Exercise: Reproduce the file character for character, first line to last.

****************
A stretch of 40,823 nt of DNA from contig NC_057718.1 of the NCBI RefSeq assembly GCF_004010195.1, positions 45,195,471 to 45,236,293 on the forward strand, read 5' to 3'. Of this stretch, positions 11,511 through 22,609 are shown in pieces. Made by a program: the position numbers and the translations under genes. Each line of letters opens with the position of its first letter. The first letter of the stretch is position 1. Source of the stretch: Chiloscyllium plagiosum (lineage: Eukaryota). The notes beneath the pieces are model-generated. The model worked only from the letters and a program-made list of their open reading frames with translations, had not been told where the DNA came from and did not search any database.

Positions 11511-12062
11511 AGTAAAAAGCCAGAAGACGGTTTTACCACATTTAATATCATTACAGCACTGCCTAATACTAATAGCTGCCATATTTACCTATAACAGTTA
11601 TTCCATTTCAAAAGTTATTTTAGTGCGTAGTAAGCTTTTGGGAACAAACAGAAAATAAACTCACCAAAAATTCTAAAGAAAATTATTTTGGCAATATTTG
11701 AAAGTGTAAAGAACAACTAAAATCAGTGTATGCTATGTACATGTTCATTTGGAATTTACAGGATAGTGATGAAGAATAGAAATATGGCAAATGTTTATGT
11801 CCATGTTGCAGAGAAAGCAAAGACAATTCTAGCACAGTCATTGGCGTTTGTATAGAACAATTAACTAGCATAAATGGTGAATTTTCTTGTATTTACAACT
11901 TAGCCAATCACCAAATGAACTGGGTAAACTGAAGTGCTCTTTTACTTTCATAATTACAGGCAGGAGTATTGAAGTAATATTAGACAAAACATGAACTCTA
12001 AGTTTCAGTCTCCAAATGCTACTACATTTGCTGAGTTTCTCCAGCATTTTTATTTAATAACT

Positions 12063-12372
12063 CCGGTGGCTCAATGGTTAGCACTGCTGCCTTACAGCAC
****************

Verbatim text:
A stretch of 40,823 nt of DNA from contig NC_057718.1 of the NCBI RefSeq assembly GCF_004010195.1, positions 45,195,471 to 45,236,293 on the forward strand, read 5' to 3'. Of this stretch, positions 11,511 through 22,609 are shown in pieces. Made by a program: the position numbers and the translations under genes. Each line of letters opens with the position of its first letter. The first letter of the stretch is position 1. Source of the stretch: Chiloscyllium plagiosum (lineage: Eukaryota). The notes beneath the pieces are model-generated. The model worked only from the letters and a program-made list of their open reading frames with translations, had not been told where the DNA came from and did not search any database.

Positions 11511-12062
11511 AGTAAAAAGCCAGAAGACGGTTTTACCACATTTAATATCATTACAGCACTGCCTAATACTAATAGCTGCCATATTTACCTATAACAGTTA
11601 TTCCATTTCAAAAGTTATTTTAGTGCGTAGTAAGCTTTTGGGAACAAACAGAAAATAAACTCACCAAAAATTCTAAAGAAAATTATTTTGGCAATATTTG
11701 AAAGTGTAAAGAACAACTAAAATCAGTGTATGCTATGTACATGTTCATTTGGAATTTACAGGATAGTGATGAAGAATAGAAATATGGCAAATGTTTATGT
11801 CCATGTTGCAGAGAAAGCAAAGACAATTCTAGCACAGTCATTGGCGTTTGTATAGAACAATTAACTAGCATAAATGGTGAATTTTCTTGTATTTACAACT
11901 TAGCCAATCACCAAATGAACTGGGTAAACTGAAGTGCTCTTTTACTTTCATAATTACAGGCAGGAGTATTGAAGTAATATTAGACAAAACATGAACTCTA
12001 AGTTTCAGTCTCCAAATGCTACTACATTTGCTGAGTTTCTCCAGCATTTTTATTTAATAACT

Positions 12063-12372
12063 CCGGTGGCTCAATGGTTAGCACTGCTGCCTTACAGCAC